Republican doubts Taliban link to New York plot
(Reuters) - The senior Republican on the U.S. Senate Intelligence Committee cast doubt on Tuesday on the Obama administration's assertions that the Pakistani Taliban orchestrated the attempted car bombing in New York on May 1.
Senator Kit Bond, after a briefing by U.S. counterterrorism and law enforcement officials, said it was not confirmed the accused bomber -- Faisal Shahzad, a naturalized U.S. citizen from Pakistan -- was working for the Islamist group.
U.S. Attorney General Eric Holder said on Sunday evidence showed the Tehrik-e-Taliban Pakistan (TTP) helped direct the failed attack in New York's teeming Times Square and likely assisted in financing it.
"I am not convinced by the information that I've seen so far that there was adequate, confirmable intelligence to corroborate the statements that were made on Sunday television shows," Bond told reporters after the classified briefing.
"We've heard lots of suspicions and tenuous connections, but as far as I'm concerned you can't make statements prior to getting the intelligence."
Republicans have been openly and repeatedly critical of the handling of terrorism cases by the administration of President Barack Obama, a Democrat.
The chairwoman of the Senate Intelligence Committee, Dianne Feinstein, emerged from the same briefing disagreeing with Bond. She said there was a "high likelihood" of interactions between Shahzad and the Pakistani Taliban.
TTP, based in Pakistan's lawless border regions, claimed responsibility on May 2 for the attempted attack.
Shahzad, 30, was arrested trying to flee the United States on a flight to Dubai. He has admitted to the plot and to receiving bomb training in Waziristan, Pakistan, U.S. prosecutors have said.
One U.S. official, speaking on condition of anonymity, said later on Tuesday: "There are indications that the TTP was involved in the Times Square attempt." A Justice Department spokeswoman declined to comment on Bond's remarks.
As part of the U.S.-led war against Islamist militants in neighboring Afghanistan, U.S. drone aircraft launched two attacks on a Taliban and al Qaeda stronghold in Pakistan, killing at least 24 suspected fighters.
"COMPLETELY UNDER THE RADAR"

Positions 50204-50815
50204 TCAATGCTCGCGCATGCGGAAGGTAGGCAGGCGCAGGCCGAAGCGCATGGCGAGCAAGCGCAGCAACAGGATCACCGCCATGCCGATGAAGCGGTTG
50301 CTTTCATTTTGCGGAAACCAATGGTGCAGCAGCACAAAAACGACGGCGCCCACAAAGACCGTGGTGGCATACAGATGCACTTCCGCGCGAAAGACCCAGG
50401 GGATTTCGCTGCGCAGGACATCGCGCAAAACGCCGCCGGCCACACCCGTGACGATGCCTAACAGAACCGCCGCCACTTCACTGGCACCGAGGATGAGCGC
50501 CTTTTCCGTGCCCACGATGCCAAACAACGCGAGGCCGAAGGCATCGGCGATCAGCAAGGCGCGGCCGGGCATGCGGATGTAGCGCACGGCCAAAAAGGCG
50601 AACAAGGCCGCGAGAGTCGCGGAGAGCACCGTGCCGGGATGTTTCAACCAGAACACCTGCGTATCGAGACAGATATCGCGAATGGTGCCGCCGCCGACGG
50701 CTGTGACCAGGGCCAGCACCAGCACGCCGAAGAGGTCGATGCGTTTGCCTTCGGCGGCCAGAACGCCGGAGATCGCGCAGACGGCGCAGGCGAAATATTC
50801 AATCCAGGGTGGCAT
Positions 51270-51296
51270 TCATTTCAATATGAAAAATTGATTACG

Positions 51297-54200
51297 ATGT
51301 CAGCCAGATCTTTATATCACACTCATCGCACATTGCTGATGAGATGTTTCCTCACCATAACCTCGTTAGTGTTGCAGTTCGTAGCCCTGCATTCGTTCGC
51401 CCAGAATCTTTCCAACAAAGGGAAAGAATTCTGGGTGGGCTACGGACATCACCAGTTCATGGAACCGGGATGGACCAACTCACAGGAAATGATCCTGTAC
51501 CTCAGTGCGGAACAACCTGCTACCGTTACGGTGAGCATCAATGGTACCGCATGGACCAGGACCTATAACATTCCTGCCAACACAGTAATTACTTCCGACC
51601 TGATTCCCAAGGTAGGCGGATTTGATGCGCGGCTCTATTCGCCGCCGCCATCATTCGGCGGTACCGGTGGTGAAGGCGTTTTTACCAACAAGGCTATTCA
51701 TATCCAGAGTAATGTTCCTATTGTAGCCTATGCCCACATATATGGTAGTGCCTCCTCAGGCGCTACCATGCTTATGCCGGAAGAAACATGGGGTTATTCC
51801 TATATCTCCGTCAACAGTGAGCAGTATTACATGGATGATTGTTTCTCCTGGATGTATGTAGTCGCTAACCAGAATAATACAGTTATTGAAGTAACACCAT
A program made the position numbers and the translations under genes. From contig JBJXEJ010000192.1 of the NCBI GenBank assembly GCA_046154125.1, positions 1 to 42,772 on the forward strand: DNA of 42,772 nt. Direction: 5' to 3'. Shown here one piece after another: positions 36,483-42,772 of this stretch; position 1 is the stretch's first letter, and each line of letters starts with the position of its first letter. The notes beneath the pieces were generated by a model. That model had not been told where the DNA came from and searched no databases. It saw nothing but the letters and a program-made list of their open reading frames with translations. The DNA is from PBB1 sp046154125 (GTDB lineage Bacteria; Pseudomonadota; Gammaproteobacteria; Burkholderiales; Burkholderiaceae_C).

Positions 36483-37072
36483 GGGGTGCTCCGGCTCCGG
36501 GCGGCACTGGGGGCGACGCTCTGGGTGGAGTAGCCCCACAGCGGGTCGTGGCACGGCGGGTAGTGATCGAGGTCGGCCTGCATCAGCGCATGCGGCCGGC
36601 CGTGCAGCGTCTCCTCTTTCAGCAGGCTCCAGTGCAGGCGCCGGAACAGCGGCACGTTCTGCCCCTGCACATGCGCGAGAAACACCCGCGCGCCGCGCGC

U.S. officials initially doubted the TTP claim over the New York plot. But after Shahzad's arrest, Holder came out publicly to say there was a connection.
"The evidence we've now developed shows that the Pakistani Taliban has directed this plot," Holder said on NBC's "Meet the Press" on Sunday. "And I suspect that we are going to come up with evidence which shows that they helped to finance it."
Feinstein expressed concern that Shahzad was "completely under the radar" of law enforcement.
"It's clear we're facing a new kind of attacker, who's already here and able to hide in plain sight, and we need to think about new defenses," she said.
Under pressure from Democrats in the Senate, the State Department said on Tuesday it was looking at adding TTP to the U.S. list of "foreign terrorist" groups.
In New York, the city's police commissioner Ray Kelly told reporters Shahzad knew authorities were pursuing him and tried to leave the country after federal officials leaked information about the investigation.
Shahzad was arrested by U.S. Customs and Border Protection agents in New York minutes before his Emirates Airline flight was to depart. He had eluded law enforcement agents earlier in the day.
Kelly said Shahzad was tipped off by media reports that authorities were hunting for a Pakistani-American identified as the buyer of the sport utility vehicle used to carry a crude bomb made of fuel and fireworks into Times Square.
"There was an inordinate amount of information given out by somebody in this case," Kelly said. "He already knew that we were looking for him. That is not helpful and I think the government has to look internally to see that doesn't happen."
Kelly said the information was not leaked by New York police. The FBI and Justice Department declined to comment.
Since his arrest, Shahzad has been talking with authorities and waived his legal rights.
"Over the past week-and-a-half we have been working to understand everything we can about Shahzad," Kelly said, adding his story was "another classic case of homegrown terrorism."
At an appearance in Oakland, California, Holder told reporters the incident was "troubling but also indicative of what we've seen over the past year."
(Additional reporting by Michelle Nichols in New York and Peter Henderson in Oakland; Writing by Jeremy Pelofsky; Editing by John O'Callaghan)